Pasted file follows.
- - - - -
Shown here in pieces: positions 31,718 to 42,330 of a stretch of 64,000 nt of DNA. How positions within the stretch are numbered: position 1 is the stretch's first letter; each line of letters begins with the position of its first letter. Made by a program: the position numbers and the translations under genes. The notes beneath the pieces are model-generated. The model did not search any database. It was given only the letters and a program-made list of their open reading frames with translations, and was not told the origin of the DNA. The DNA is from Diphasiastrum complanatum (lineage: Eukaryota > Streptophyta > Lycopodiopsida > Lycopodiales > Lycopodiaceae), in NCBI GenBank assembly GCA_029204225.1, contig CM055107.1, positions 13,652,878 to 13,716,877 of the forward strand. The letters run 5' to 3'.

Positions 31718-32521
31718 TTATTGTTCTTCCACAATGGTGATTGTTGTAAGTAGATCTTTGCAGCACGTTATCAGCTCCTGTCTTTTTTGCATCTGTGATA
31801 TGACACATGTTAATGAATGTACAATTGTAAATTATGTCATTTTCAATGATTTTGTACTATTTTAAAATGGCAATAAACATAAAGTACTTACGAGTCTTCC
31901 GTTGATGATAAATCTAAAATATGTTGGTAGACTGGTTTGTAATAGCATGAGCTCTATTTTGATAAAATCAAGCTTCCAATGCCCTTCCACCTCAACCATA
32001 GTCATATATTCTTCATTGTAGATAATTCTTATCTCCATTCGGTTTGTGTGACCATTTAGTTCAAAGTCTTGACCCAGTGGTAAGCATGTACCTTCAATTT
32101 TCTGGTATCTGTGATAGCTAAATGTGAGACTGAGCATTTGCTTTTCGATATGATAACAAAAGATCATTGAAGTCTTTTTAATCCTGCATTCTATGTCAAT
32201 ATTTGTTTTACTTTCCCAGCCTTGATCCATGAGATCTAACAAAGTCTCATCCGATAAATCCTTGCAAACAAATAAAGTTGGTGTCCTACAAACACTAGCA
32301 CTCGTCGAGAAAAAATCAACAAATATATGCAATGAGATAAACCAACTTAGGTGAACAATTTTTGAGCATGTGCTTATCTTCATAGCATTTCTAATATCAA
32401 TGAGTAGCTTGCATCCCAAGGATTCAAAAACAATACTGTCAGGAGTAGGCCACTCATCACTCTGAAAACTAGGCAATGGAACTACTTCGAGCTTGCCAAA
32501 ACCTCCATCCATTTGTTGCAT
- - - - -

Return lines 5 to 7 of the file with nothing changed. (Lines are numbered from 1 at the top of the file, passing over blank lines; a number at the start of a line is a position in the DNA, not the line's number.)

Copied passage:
31901 GTTGATGATAAATCTAAAATATGTTGGTAGACTGGTTTGTAATAGCATGAGCTCTATTTTGATAAAATCAAGCTTCCAATGCCCTTCCACCTCAACCATA
32001 GTCATATATTCTTCATTGTAGATAATTCTTATCTCCATTCGGTTTGTGTGACCATTTAGTTCAAAGTCTTGACCCAGTGGTAAGCATGTACCTTCAATTT
32101 TCTGGTATCTGTGATAGCTAAATGTGAGACTGAGCATTTGCTTTTCGATATGATAACAAAAGATCATTGAAGTCTTTTTAATCCTGCATTCTATGTCAAT